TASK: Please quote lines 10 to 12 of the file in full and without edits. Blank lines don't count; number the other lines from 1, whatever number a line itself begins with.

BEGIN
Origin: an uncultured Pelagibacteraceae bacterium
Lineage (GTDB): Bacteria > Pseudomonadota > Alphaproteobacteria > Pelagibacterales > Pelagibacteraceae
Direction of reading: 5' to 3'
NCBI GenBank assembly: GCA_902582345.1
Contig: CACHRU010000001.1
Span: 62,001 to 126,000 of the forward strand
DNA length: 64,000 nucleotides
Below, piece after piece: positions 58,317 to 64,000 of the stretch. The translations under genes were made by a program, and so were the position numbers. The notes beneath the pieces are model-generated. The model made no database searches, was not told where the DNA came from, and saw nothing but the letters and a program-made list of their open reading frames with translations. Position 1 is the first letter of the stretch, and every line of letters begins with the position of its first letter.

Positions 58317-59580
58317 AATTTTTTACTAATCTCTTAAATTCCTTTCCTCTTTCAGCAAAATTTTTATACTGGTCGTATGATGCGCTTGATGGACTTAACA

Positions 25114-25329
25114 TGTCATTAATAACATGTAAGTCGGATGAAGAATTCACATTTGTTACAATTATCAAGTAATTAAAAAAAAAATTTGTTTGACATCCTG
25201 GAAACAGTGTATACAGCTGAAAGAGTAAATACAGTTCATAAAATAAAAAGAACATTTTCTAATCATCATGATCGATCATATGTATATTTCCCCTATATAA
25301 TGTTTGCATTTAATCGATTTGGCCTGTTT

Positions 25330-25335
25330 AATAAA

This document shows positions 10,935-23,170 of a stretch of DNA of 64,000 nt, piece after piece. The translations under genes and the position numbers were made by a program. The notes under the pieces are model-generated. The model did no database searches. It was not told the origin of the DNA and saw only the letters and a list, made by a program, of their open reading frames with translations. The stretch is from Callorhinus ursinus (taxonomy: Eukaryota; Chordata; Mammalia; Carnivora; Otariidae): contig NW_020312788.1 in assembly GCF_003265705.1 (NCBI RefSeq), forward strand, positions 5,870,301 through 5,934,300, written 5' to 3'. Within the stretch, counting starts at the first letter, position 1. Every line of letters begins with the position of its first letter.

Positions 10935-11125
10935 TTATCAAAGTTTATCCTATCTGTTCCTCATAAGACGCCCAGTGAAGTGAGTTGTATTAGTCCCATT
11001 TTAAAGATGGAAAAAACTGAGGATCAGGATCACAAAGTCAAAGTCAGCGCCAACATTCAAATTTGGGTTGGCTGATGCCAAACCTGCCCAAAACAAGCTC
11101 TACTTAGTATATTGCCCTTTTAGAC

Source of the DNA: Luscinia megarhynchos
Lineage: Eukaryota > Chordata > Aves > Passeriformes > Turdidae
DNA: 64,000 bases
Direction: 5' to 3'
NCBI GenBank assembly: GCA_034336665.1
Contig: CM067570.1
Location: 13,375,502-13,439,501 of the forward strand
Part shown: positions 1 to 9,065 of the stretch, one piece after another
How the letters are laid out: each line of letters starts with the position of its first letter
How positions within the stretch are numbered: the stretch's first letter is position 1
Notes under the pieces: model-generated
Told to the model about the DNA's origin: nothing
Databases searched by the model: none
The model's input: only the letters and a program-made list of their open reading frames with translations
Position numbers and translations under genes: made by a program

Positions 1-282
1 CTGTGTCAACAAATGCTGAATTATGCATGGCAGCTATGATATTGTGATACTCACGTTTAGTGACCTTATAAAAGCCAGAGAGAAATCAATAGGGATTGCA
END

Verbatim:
58317 AATTTTTTACTAATCTCTTAAATTCCTTTCCTCTTTCAGCAAAATTTTTATACTGGTCGTATGATGCGCTTGATGGACTTAACA

Positions 25114-25329
25114 TGTCATTAATAACATGTAAGTCGGATGAAGAATTCACATTTGTTACAATTATCAAGTAATTAAAAAAAAAATTTGTTTGACATCCTG